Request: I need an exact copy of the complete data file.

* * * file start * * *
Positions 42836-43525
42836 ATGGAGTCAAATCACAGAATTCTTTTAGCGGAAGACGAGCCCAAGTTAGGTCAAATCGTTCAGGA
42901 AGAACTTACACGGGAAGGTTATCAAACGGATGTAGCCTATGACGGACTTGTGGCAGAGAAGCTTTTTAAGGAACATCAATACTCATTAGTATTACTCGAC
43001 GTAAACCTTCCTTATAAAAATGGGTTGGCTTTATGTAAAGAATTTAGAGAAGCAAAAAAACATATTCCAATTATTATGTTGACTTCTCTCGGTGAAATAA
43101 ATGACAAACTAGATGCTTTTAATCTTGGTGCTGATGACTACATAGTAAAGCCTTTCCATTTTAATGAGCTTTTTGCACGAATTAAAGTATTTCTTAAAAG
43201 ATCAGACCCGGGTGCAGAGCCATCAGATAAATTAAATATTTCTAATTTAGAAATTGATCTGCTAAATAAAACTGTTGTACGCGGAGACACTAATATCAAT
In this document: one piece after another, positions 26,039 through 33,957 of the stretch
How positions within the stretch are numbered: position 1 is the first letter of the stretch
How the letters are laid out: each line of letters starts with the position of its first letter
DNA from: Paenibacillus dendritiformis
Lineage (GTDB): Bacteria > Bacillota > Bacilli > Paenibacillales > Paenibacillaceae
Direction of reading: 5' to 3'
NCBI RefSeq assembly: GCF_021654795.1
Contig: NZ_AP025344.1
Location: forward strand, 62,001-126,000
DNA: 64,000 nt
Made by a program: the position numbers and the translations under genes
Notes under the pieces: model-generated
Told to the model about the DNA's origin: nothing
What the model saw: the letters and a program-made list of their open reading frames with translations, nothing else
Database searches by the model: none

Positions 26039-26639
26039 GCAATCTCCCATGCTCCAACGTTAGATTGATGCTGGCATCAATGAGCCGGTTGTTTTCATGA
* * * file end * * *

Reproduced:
Positions 42836-43525
42836 ATGGAGTCAAATCACAGAATTCTTTTAGCGGAAGACGAGCCCAAGTTAGGTCAAATCGTTCAGGA
42901 AGAACTTACACGGGAAGGTTATCAAACGGATGTAGCCTATGACGGACTTGTGGCAGAGAAGCTTTTTAAGGAACATCAATACTCATTAGTATTACTCGAC
43001 GTAAACCTTCCTTATAAAAATGGGTTGGCTTTATGTAAAGAATTTAGAGAAGCAAAAAAACATATTCCAATTATTATGTTGACTTCTCTCGGTGAAATAA
43101 ATGACAAACTAGATGCTTTTAATCTTGGTGCTGATGACTACATAGTAAAGCCTTTCCATTTTAATGAGCTTTTTGCACGAATTAAAGTATTTCTTAAAAG
43201 ATCAGACCCGGGTGCAGAGCCATCAGATAAATTAAATATTTCTAATTTAGAAATTGATCTGCTAAATAAAACTGTTGTACGCGGAGACACTAATATCAAT
In this document: one piece after another, positions 26,039 through 33,957 of the stretch
How positions within the stretch are numbered: position 1 is the first letter of the stretch
How the letters are laid out: each line of letters starts with the position of its first letter
DNA from: Paenibacillus dendritiformis
Lineage (GTDB): Bacteria > Bacillota > Bacilli > Paenibacillales > Paenibacillaceae
Direction of reading: 5' to 3'
NCBI RefSeq assembly: GCF_021654795.1
Contig: NZ_AP025344.1
Location: forward strand, 62,001-126,000
DNA: 64,000 nt
Made by a program: the position numbers and the translations under genes
Notes under the pieces: model-generated
Told to the model about the DNA's origin: nothing
What the model saw: the letters and a program-made list of their open reading frames with translations, nothing else
Database searches by the model: none

Positions 26039-26639
26039 GCAATCTCCCATGCTCCAACGTTAGATTGATGCTGGCATCAATGAGCCGGTTGTTTTCATGA